8-4. Lehman College, Bronx Community College, CUNY

Effects of Diminazene Aceturate on Human Cervical Cancer Cells. (Boodhan Nicholas; Ofosu-Mensah; Jason Jeithy & Gharbaran, Rajendra).

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Abstract: Cervical cancer is a type of cancer that affects the region of the women’s reproductive system called the cervix. This cancer attacks two different cells the glandular cells and the squamous epithelial cells but starts as Cervical intraepithelial neoplasia by healthy cervical cells going onto dysplasia. According to the American Cancer Society, the five-year survival of this neoplasm is 92%, 58%, and 17% for localized, regional, and distant diseases. To improve the prognosis of this cancer, one line of study is to identify novel compounds with strong anti-cancer effects. Here, we studied the effects of diminazene aceturate (DIZE) on HeLa cells, a human cervical carcinoma cell line, after treatment for 48 hours. The cytotoxic assays we used include acridine orange-ethidium bromide (AO-EtBr) live-dead staining, casp3-7-specific staining, and JC-10staining for detecting changes in mitochondrial membrane potential. Cell count of images from AO-EtBr assay revealed a greater percentage of dead cells associated with 100 uM DIZE (37.8% ±3.03%) compared to DMSO (Dimethyl Sulfoxide, solvent used to dissolve DIZE) -- (9.1% ±0.91%) (p<<0.05). In the AO-EtBr assay, AO which is membrane-permeable, stains live cells green, and EtBr which is membrane-permeable stains dead cells red (EtBr+). A similar counting procedure was carried for cells stained with a caspase3/7-specific dye, (Cell Event caspase3/7 green reagent). Caspase signaling consists of a series of enzymes that are involved in programmed cell death. In this assay, the cell count of images revealed a greater percentage of cells that stained green (indicating caspase 3/7 activation) with the dye at treatment with 100 uM DIZE (40.94% ± 1.05%) as compared to DMSO-- (6.67% ± 4.13%) (p<<0.05). We also study the effect of DIZE on mitochondrial membrane potential using the cationic dye, JC-10. The mitochondrion is a cellular organelle that is important for capturing energy from nutrients. A double-membrane structure, the mitochondria is a charged organelle (charge difference between the inside and outside of the mitochondrial membrane). Disruption of this charge can lead to cell death. With the JC-10 dye, the loss of mitochondrial membrane potential is followed by a red-to-green shift. Therefore, microscopically, live cells are stained with JC-10 dye contain red puncta or aggregates which are absent from or diminished in dead cells, which stain predominantly green with the dye. In our study, JC-10-stained cells treated with 100 uM DIZE were predominantly green while those treated with DMSO stained orange to red. Our results suggest that diminazene aceturate causes cytotoxicity via caspase activation and loss of mitochondrial membrane potential, in human cervical carcinoma.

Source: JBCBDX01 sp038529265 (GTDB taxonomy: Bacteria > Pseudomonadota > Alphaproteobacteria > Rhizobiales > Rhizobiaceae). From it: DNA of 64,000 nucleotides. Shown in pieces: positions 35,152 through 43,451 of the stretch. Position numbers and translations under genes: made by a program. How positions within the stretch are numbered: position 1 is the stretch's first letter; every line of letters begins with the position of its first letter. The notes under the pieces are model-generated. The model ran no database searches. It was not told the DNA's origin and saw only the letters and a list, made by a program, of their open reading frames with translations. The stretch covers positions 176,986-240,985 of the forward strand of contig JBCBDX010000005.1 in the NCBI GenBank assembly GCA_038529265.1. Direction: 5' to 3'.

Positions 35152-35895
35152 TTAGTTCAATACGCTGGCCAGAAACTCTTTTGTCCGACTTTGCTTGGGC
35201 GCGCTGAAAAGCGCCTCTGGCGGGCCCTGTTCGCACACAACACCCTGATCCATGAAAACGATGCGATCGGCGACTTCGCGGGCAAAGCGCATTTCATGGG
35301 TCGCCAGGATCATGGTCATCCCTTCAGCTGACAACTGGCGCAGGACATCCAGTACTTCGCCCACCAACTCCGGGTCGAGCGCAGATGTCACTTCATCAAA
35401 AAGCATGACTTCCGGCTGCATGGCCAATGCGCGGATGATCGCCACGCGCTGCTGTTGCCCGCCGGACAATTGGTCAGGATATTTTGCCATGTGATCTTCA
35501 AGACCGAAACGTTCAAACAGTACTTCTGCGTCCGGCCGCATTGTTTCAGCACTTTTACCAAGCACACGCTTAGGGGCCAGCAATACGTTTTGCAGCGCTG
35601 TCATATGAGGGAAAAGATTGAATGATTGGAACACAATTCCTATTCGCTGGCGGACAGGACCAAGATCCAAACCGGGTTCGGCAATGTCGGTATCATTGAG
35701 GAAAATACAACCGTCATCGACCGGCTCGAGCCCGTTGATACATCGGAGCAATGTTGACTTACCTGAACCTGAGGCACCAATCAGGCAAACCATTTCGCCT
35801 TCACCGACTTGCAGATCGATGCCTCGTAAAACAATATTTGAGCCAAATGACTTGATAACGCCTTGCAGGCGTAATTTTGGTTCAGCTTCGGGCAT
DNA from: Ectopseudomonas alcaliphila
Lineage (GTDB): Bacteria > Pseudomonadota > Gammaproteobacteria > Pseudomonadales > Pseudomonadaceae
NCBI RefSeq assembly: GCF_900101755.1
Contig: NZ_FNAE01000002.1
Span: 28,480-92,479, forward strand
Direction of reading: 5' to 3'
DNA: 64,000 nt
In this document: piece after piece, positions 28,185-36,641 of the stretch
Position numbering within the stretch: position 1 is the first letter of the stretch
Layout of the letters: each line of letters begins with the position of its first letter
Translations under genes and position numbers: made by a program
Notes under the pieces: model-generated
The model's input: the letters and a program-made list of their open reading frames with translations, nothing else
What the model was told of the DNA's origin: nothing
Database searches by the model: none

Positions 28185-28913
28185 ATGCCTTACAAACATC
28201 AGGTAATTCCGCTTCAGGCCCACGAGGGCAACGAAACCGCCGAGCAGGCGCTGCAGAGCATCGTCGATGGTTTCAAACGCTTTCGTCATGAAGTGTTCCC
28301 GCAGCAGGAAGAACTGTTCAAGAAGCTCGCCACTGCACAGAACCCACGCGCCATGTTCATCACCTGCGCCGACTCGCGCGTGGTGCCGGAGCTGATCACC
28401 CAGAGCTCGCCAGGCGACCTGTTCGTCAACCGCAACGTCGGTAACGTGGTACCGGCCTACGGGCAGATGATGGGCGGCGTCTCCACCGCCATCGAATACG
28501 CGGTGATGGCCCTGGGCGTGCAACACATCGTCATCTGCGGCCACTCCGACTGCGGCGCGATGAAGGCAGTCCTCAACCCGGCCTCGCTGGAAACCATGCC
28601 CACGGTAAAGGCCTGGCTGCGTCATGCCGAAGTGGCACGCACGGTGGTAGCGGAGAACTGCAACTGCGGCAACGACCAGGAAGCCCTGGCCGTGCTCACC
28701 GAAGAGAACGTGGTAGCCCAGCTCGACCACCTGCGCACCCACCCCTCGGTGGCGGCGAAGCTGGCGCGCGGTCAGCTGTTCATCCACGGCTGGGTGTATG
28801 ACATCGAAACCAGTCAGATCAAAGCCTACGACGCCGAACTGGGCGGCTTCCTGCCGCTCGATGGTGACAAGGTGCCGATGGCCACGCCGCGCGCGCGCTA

8-5. Touro College of Pharmacy

Characterization of Penicillin Tolerance in Group B Streptococcus. (Kobren, A; Memon, M; Tehrani, K; Kim, H; Hoque, F; Basu, P).

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Group B Streptococcus is the number one cause of neonatal mortality due to infections such as pneumonia, bacteremia and meningitis, by passing from mother during birth. The preferred treatment for GBS is Penicillin G, however there can be treatment delay if the bacteria strain is penicillin tolerant. When a GBS strain is tolerant it can temporarily withstand, which means that the bacteria can regrow once again after the penicillin treatment. This experiment is conducted to determine a specific gene that is related to penicillin tolerance and create an assay to develop a primer that can be utilized during PCR testing.

The first trial is to confirm tolerance using a macrobroth dilution for penicillin killing and a regrowth tolerance assay. In a 96-well plate, susceptible strain, A909 and the tolerant strain, O90R will be incubated and grown overnight before it is treated with Penicillin G at different concentrations. The plate is again incubated overnight, and treated with Penase, an enzyme- based product that inactivates Penicillin G. After a third incubation period, the final results are measured on a spectrophotometer. For the second trial, Both strains were stained with SYTO9 and PI to measure its cell viability, membrane permeability and damage. The plate was incubated for 10 minutes in the dark, then SYTO9 and PI were excited at 444 nm laser, and were detected at 538 and 612nm.

After the penicillin treatment,there was a decrease of cells for the O90R strain, and the A909 strain. After the Penase U treatment, O90R cells increased for all penicillin concentration. For A909, there was no growth for the cells with high concentration of penicillin. For the cells with low concentration of penicillin, there was some growth. The A909 strain showed a tendency of declining SYTO9 concentration as penicillin G increased and after penase treatment. The O90R strain showed an increase of SYTO9 after penase treatment. So it was concluded that the O90R strain is tolerant strain, therefore it did not get lysed during the penicillin treatment and had regrown after the penicillin was deactivated. Whereas the A909 strain was lysed during the penicillin treatment and was unable to regrow when the penicillin was deactivated.      

8-6. Mercy College

To Determine How Oomycete Pathogens Interfere with Host Plant Defenses. (McKenzie-Laury, Alexandrya; Bradley-Ortiz, Rashia & Devdutta, Deb).